Early modern humans and Neanderthals were two branches of the human family tree that differed primarily in the anatomical pattern, with humans eventually becoming the dominate pattern. Though humans and Neanderthals were different species, Trinkaus points out that most closely related species that haven not been separated for long amounts of time can still breed and produce fertile offspring.

It is possible that people with European ancestry could also have Neanderthal ancestry, according to Trinkaus, though how much is uncertain.

Prior to this study, the remains were largely forgotten because “there was serious doubt as to their age,” Trinkaus said. When the remains were discovered in a Romanian cave in the early 1950s, prior to carbon dating, they were not embedded in a rock layer that might indicate their age. Because the bones essentially looked like those of an early modern human, they received little attention inside Romania and were unknown outside the country.

Some scientists dispute that there was any overlap between the two species, but Trinkaus dismisses these claims. “There was an overlap,” Trinkaus said, though anthropologists are unsure as to how long the two species co-existed.

According to Trinkaus, anthropologists have “securely dated” modern humans in Romania at 35,000 years ago and Neanderthals in Spain at 30,000 years ago.

“We don’t have a site where we have a human and a Neanderthal buried next to each other,” Trinkaus said. “I’m still waiting for that.”
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31-Oct-2006, 05:41 AM #2516
Quote:
Originally Posted by valis
didn't know kc got himself banned.......how about that....
Hi valis,

It seems that my new thread has hit a crucial nerve at kc. And unfortunately, it's Galium who got the main blow of kc's cantankerous temper. I didn't expect kc jumping out of his hinges on that thread.
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31-Oct-2006, 09:39 AM #2517
the unbeliever thread....first time I saw that, I thought it was about a series of books about Thomas Covenant.....fantasy books, he was called the Unbeliever in them....

oh well, good riddance to bad rubbish, as they say.
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31-Oct-2006, 10:00 AM #2518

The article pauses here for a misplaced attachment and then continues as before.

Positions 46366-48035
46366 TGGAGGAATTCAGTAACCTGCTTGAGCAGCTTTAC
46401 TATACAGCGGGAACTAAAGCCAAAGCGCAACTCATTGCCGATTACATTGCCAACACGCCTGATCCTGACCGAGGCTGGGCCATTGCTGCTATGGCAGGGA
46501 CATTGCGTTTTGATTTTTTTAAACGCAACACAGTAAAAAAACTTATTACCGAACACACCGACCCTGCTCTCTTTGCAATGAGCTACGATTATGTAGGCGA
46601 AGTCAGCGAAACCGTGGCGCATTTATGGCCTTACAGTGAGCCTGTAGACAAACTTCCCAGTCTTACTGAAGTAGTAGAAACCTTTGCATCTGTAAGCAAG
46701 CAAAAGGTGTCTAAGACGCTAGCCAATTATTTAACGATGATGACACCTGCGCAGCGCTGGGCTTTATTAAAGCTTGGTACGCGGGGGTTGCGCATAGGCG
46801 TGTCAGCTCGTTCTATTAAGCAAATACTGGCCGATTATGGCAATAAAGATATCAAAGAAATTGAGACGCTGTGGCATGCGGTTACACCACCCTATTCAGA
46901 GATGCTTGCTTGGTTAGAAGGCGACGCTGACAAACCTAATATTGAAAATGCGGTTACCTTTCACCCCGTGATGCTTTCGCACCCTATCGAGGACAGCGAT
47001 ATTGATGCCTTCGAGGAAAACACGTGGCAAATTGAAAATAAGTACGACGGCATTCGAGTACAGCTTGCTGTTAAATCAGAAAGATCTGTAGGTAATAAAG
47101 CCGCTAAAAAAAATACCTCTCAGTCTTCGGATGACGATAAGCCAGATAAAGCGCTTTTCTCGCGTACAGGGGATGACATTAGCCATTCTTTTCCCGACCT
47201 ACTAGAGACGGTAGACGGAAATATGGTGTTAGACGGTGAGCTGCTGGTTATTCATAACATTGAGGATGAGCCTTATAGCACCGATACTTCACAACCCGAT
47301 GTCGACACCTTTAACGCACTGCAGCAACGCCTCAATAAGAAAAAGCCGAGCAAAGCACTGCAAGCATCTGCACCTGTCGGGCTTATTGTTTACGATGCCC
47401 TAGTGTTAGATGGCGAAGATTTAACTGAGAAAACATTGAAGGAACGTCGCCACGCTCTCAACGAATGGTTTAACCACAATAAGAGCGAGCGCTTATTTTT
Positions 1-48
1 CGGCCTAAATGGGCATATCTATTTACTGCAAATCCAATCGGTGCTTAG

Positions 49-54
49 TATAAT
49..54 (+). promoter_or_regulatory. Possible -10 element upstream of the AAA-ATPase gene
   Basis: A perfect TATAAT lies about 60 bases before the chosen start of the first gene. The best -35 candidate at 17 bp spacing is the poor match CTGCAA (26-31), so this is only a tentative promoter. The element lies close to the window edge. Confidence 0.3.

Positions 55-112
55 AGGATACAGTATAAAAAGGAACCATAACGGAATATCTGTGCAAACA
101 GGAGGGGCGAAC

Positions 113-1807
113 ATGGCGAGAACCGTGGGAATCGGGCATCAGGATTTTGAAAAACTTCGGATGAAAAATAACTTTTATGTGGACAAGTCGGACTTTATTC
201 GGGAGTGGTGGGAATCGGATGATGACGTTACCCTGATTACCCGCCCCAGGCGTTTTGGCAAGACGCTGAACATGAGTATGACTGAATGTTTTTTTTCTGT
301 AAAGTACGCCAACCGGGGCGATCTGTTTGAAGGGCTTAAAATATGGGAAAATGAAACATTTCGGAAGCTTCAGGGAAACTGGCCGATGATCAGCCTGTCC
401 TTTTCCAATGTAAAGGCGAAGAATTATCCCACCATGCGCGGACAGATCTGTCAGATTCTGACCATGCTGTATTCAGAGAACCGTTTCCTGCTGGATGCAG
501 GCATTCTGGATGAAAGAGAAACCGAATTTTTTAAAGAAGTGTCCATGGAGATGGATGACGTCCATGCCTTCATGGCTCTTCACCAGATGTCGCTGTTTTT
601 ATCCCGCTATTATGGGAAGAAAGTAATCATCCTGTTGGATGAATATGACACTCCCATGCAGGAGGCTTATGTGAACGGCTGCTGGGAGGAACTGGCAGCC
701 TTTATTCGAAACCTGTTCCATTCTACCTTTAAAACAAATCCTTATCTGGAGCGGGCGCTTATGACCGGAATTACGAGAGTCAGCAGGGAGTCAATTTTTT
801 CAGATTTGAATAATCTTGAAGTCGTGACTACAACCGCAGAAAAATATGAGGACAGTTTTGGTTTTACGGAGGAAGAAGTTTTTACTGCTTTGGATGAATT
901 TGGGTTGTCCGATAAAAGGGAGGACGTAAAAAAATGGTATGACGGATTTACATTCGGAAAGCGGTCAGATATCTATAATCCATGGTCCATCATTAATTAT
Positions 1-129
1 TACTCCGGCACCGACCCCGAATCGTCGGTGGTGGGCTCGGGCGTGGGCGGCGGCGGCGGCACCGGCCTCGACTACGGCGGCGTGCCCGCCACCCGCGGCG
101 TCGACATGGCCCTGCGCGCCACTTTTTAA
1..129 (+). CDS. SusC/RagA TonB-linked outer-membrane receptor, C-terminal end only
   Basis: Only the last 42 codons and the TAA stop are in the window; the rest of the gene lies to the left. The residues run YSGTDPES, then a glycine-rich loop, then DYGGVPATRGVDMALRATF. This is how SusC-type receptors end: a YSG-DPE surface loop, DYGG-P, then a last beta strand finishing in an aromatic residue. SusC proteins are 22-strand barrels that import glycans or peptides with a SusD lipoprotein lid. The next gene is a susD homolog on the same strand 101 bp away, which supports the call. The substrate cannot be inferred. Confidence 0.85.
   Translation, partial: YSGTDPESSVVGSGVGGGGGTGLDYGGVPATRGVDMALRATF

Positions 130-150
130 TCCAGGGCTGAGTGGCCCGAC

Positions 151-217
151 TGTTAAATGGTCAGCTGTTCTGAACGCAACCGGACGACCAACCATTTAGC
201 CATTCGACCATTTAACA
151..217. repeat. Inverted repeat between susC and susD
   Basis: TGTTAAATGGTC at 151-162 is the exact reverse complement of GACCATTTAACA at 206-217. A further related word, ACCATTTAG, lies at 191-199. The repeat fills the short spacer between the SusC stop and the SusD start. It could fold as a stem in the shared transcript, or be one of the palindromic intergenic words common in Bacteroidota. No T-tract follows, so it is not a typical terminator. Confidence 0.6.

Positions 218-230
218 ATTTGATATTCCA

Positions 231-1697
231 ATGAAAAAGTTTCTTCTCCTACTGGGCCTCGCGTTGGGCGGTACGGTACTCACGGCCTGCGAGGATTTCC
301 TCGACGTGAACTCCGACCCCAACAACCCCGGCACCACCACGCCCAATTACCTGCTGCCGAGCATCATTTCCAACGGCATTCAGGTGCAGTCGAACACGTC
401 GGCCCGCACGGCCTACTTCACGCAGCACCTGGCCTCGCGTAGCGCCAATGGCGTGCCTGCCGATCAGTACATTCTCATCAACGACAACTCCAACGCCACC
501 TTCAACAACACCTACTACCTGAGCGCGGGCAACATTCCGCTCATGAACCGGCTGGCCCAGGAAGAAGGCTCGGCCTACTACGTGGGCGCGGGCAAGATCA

Quote:
Originally Posted by valis
the unbeliever thread....first time I saw that, I thought it was about a series of books about Thomas Covenant.....fantasy books, he was called the Unbeliever in them....
...
I've already seen many books of Stephen Donaldson on the shelves of my favourite library, I was not tempted as it makes a lot of books for a saga, implicitly a lot of times to swallow them.
I'm avoiding sagas in literature because I've to wait a bit too long between two books; the last saga I've read is Tad Williams' Otherland (4 books) and I had to wait nearly 3 years for the last book.



Quote:
Originally Posted by valis
...
oh well, good riddance to bad rubbish, as they say.
I wonder sometimes if he were a blogger on hate sites. BTW, no regret he was fired.
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31-Oct-2006, 10:19 AM #2519
the first three books in the series were fantastic, by far and away my favorite fantasy series of all time. the next two series sucked royally. So if you get into that fantastical mood, I would definitely recommend the first 3 books.

As for kidc, I doubt he's a blogger on hate sites. Pretty sure he's a teenager with some acne and zero social skills, so he takes it out here. Again, good riddance.
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31-Oct-2006, 10:23 AM #2520
Quote:
Originally Posted by valis
the first three books in the series were fantastic, by far and away my favorite fantasy series of all time. the next two series sucked royally. So if you get into that fantastical mood, I would definitely recommend the first 3 books....
Thanks for the advice, valis !